Oftentimes we commit some code and want to undo it for any reason (may be for retyping commit message or whatever). Git does not
leave us alone in this scenario and provides a reset command for this purpose.
With reset command we can undo changes or we can totally destroy our commit. Second one is dangerous, so always think
twice before resetting anything in git.
Before proceeding I will briefly explain what happens when we commit. Git is all about taking
snapshot of file with time. When we add file in index or staging area and commit, git takes the snapshot of staging area
and stores it as blob in .git directory. With this, we have actually three place where a file can reside.
In working directory
In index/staging area
In git repo
git-reset has close relationship with these places. Possibly, we can do any of the following with reset command
Move changes from git to index ( index <- git )
Move changes from index to working directory ( working <- index )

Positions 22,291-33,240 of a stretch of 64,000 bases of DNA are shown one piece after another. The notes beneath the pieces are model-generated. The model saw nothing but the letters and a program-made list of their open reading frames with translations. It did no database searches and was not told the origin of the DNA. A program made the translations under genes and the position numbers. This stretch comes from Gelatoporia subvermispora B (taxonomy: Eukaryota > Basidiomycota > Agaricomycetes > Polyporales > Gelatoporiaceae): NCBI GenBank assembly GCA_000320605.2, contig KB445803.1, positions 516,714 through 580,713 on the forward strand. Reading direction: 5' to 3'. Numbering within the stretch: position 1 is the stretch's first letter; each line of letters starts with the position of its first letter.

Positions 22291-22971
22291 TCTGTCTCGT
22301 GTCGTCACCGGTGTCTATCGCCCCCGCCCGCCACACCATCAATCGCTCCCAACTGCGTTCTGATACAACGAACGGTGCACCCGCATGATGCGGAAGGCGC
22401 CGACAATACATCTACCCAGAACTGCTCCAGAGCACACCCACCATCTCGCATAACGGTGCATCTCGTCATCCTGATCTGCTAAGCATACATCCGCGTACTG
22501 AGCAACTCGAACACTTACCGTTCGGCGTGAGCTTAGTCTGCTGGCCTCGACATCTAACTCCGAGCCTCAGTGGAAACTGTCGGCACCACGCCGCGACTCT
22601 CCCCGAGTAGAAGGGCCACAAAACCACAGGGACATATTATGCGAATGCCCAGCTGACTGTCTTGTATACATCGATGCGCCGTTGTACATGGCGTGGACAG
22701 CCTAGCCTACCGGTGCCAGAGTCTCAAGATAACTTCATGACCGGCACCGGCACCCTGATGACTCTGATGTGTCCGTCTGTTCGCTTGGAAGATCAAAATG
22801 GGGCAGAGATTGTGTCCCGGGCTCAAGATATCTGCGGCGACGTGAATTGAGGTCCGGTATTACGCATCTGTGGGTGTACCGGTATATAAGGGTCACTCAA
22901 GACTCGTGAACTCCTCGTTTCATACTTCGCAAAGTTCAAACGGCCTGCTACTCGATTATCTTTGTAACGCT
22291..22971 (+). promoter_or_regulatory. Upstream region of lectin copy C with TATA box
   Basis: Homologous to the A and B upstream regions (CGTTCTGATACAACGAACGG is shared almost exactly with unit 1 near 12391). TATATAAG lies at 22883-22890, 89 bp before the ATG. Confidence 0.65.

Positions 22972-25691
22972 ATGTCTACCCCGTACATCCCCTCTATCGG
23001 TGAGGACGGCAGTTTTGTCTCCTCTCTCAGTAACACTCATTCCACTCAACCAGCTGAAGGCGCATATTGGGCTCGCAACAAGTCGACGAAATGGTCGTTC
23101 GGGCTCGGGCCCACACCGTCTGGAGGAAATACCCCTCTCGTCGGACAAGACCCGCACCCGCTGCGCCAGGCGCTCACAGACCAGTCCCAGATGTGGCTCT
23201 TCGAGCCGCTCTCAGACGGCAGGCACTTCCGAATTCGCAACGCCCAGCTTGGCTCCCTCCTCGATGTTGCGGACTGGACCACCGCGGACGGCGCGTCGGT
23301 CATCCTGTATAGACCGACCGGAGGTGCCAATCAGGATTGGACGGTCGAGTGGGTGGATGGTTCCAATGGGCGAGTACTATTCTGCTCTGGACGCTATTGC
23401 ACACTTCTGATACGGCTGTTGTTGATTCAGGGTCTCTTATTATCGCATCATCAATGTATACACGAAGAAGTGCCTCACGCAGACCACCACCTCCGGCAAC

Move changes from git to working directory ( working <- git )
Completely remove the changes (dangerous!)
Let’s create a demo repo for this article.
Now we have file post.txt in our gitdemo local repo. post.txt is newly created file and is in working directory. Let’s
add/remove it to index.
add post.txt to index
By default, reset will unstage changes or will move the changes from repo to working directory. Default reset is same
as reset --mixed
working area <- staging
working area <- repo
Soft reset moves the changes from git repo to staging area. git reset --soft commit-hash
stating area <- repo
Hard reset completely removes the changes made by a commit. Once you hard reset a commit, you will not be able to recover changes.